The allegations of an anarchist takeover are destructively misleading. At best they come from ignorance and at worse they represent a flawed and divisive ideology of social change which embodies paternalistic and racist assumptions about those involved in the actions. To scapegoat anarchists for what transpired, robs from marginalized and oppressed youth of color the agency they possess and the power to resist which they demonstrated that evening. It also ignores the remarkable diversity and unique solidarity in the streets that created an liberating experience far beyond any rally or march.

There were some moments during which individual anarchists attempted to influence the course of events, but these instances still do not fit into the narrative that the corporate media and some organizers have tried to tell. At one point a group of black youth smashing the windows of a locally owned business were encouraged to target large corporations and banks instead of 'mom and pop' shops. They proceeded to do just that. Anarchists also un-arrested youth, and encouraged people to push dumpsters and other objects into the streets to prevent the police from advancing, a tactic that was quickly picked up and utilized. Other examples of this type of interchange involved anarchists encouraging youth participating in the riots to wear bandanas over their faces, change clothes during calm moments and other tactics to help avoid arrest or identification. Without question, the exchange went both ways as anarchists took away valuable lessons in mobility, evasion, and more as they worked together with the youth throughout the night.

None of this, however, suggests that anarchists had some sort of control or single handedly determined the events that transpired. The rage and energy that transformed downtown Oakland into a momentary battlefield came from those who are most directly affected by the racist police state regime. No one group had any control over what unfolded. It was a spontaneous rebellion that sprang organically from the streets of Oakland and in retrospect anarchists played an important yet relatively minor role.

The property destruction and rage that burned throughout downtown Oakland was at times undirected and ended up damaging many small businesses and cars along with corporate targets such as Sears and McDonald's. However, some of the most powerful moments that parralled the destruction were confrontations with police and sponatenous high energy gatherings of people in the street who refused to be dispersed. It was during these moments that chanting would again erupt from the crowd reminding all who were present that the direct political demands of justice for Oscar Grant and active resistance to the racist police state system in the United States were the motivations of all who took to the streets that evening.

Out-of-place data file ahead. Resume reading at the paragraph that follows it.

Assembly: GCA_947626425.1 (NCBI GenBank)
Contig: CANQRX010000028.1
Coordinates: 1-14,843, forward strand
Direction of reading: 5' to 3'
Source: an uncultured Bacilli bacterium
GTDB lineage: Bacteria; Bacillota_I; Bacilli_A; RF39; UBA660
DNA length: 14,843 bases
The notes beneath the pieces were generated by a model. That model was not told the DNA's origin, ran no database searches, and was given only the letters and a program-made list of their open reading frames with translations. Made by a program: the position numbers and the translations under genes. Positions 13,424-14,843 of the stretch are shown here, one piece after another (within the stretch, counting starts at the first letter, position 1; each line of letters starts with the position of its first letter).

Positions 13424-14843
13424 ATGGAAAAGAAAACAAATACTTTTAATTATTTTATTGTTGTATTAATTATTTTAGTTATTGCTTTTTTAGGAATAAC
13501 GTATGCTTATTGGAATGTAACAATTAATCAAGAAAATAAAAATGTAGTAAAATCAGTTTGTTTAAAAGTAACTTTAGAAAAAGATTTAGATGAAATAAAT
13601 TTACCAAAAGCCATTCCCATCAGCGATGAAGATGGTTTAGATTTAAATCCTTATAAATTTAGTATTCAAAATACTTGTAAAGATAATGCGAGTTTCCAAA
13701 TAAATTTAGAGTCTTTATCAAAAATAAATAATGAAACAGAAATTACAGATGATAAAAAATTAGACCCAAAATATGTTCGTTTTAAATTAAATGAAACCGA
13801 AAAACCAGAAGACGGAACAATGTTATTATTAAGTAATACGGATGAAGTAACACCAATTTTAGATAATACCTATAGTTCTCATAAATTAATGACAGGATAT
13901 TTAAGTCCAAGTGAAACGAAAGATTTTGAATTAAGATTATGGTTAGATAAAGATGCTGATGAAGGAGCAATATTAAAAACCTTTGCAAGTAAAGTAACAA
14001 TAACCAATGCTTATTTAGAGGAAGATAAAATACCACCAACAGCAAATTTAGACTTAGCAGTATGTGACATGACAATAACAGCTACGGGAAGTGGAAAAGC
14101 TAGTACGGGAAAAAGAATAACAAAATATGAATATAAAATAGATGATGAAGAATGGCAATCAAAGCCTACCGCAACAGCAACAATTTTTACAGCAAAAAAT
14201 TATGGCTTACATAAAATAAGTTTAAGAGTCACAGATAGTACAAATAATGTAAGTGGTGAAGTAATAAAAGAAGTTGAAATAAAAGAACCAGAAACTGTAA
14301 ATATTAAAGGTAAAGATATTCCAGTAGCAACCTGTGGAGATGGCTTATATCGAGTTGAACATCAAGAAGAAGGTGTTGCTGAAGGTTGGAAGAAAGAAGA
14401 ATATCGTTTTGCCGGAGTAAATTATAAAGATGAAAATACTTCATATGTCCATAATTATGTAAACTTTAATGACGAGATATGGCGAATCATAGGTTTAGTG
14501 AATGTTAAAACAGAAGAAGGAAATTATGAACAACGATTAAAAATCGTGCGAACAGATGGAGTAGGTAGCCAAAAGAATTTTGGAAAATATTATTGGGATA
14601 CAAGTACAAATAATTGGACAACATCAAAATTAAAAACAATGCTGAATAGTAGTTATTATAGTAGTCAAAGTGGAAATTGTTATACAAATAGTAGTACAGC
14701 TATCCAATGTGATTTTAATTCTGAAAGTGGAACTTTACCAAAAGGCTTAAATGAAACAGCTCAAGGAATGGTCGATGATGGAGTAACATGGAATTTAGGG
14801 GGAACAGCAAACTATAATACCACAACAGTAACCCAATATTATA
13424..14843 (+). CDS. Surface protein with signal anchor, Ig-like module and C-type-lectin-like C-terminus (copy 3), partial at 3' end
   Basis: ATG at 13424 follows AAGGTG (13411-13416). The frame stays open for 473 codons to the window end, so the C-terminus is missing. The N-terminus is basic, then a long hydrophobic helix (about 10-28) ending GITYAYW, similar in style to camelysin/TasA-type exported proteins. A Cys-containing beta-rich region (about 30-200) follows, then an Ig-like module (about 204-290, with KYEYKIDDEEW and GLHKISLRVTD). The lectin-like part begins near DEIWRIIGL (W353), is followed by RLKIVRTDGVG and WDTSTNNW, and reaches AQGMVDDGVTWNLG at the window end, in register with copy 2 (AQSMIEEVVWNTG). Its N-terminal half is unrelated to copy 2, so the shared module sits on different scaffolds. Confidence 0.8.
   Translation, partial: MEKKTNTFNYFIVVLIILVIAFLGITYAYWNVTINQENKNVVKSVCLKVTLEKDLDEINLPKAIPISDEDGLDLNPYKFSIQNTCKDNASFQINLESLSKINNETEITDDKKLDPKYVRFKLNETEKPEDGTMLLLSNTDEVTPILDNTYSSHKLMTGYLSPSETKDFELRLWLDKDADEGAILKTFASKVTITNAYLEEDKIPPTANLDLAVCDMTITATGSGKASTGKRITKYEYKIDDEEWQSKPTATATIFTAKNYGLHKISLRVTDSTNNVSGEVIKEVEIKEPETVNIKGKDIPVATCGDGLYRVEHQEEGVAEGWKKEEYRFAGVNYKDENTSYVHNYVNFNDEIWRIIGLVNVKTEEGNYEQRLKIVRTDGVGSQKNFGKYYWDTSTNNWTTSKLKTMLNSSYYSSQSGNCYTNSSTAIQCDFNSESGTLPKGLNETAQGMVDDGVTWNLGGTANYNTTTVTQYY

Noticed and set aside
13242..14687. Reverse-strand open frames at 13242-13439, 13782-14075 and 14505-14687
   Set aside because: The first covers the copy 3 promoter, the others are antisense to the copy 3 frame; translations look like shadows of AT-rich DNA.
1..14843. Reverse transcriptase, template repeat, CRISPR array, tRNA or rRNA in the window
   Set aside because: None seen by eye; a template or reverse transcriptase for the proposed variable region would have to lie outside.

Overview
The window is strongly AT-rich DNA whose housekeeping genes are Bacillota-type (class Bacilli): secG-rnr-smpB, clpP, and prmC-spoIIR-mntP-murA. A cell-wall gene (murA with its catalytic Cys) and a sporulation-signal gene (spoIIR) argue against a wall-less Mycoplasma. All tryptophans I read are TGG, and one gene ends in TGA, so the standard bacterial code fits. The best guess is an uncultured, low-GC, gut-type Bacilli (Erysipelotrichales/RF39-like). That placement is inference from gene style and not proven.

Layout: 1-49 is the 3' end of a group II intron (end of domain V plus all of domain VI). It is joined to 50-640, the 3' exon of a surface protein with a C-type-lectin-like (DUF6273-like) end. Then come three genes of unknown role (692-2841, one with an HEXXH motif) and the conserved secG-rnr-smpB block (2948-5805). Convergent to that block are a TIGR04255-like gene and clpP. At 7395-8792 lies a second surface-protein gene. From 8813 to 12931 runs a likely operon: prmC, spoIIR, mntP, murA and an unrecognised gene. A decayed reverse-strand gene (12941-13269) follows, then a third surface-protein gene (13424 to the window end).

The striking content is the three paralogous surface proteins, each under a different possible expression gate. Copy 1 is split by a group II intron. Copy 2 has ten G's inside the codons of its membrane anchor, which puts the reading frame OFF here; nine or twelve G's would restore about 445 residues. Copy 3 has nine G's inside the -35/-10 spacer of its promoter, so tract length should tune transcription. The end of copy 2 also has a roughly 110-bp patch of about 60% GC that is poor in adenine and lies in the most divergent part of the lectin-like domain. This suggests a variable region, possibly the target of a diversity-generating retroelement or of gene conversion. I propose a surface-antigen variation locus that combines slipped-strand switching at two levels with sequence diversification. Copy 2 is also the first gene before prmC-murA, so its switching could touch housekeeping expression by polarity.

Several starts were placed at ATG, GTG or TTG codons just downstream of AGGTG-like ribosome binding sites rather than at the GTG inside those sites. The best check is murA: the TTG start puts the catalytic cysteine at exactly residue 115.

It's important to also remember that not one person was assaulted during the actions and there were no reports of fights or scuffles amongst the groups of youth who resisted police and destroyed property into the night. In this sense, the rebellion was not violent. It is disturbing to watch as fellow organizers and members of our communities have uncritically adopted the rhetoric of the right in their confused denunciation of mass property destruction as 'violence'.

On the other hand the Oakland Police Department, who everyday harass, intimidate and beat Oakland's youth, was unleashing its very real violence that night. Police opened fire on crowds with different types of less lethal projectiles and in some cases shot tear gas canisters directly into people's bodies. A Berkeley High teacher had his face bashed during arrest and spent the night in the hospital before being taken back downtown for booking. A man taking pictures was attacked by police and his bike helmet was cracked as he was beaten. During the mass arrest at the end of the night, 80 people were forced by police to lay on their stomachs at 20th and Broadway, including a very pregnant woman who was screaming in pain.